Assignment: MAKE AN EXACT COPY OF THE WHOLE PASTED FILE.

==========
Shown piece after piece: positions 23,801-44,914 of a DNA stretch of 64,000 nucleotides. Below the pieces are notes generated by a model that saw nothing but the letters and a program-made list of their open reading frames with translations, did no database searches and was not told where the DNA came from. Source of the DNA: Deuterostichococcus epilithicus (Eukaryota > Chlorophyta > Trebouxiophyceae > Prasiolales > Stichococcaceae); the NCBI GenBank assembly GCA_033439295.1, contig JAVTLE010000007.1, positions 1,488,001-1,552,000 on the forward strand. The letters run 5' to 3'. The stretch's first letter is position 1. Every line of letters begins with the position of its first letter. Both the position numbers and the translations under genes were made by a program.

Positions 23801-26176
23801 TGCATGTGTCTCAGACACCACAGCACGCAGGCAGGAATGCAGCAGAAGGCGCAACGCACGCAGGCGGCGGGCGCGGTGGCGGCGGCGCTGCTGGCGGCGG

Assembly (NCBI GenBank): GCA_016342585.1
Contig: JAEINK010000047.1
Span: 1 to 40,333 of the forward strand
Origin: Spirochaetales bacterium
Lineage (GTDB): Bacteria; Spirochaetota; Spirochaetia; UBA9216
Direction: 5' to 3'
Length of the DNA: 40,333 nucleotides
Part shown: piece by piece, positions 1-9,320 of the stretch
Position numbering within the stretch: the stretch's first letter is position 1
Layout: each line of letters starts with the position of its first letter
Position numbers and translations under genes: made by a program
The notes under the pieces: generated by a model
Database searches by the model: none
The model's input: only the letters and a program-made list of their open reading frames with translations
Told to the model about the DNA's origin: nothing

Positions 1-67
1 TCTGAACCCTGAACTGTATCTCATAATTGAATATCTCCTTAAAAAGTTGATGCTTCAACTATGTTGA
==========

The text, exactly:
Shown piece after piece: positions 23,801-44,914 of a DNA stretch of 64,000 nucleotides. Below the pieces are notes generated by a model that saw nothing but the letters and a program-made list of their open reading frames with translations, did no database searches and was not told where the DNA came from. Source of the DNA: Deuterostichococcus epilithicus (Eukaryota > Chlorophyta > Trebouxiophyceae > Prasiolales > Stichococcaceae); the NCBI GenBank assembly GCA_033439295.1, contig JAVTLE010000007.1, positions 1,488,001-1,552,000 on the forward strand. The letters run 5' to 3'. The stretch's first letter is position 1. Every line of letters begins with the position of its first letter. Both the position numbers and the translations under genes were made by a program.

Positions 23801-26176
23801 TGCATGTGTCTCAGACACCACAGCACGCAGGCAGGAATGCAGCAGAAGGCGCAACGCACGCAGGCGGCGGGCGCGGTGGCGGCGGCGCTGCTGGCGGCGG

Assembly (NCBI GenBank): GCA_016342585.1
Contig: JAEINK010000047.1
Span: 1 to 40,333 of the forward strand
Origin: Spirochaetales bacterium
Lineage (GTDB): Bacteria; Spirochaetota; Spirochaetia; UBA9216
Direction: 5' to 3'
Length of the DNA: 40,333 nucleotides
Part shown: piece by piece, positions 1-9,320 of the stretch
Position numbering within the stretch: the stretch's first letter is position 1
Layout: each line of letters starts with the position of its first letter
Position numbers and translations under genes: made by a program
The notes under the pieces: generated by a model
Database searches by the model: none
The model's input: only the letters and a program-made list of their open reading frames with translations
Told to the model about the DNA's origin: nothing

Positions 1-67
1 TCTGAACCCTGAACTGTATCTCATAATTGAATATCTCCTTAAAAAGTTGATGCTTCAACTATGTTGA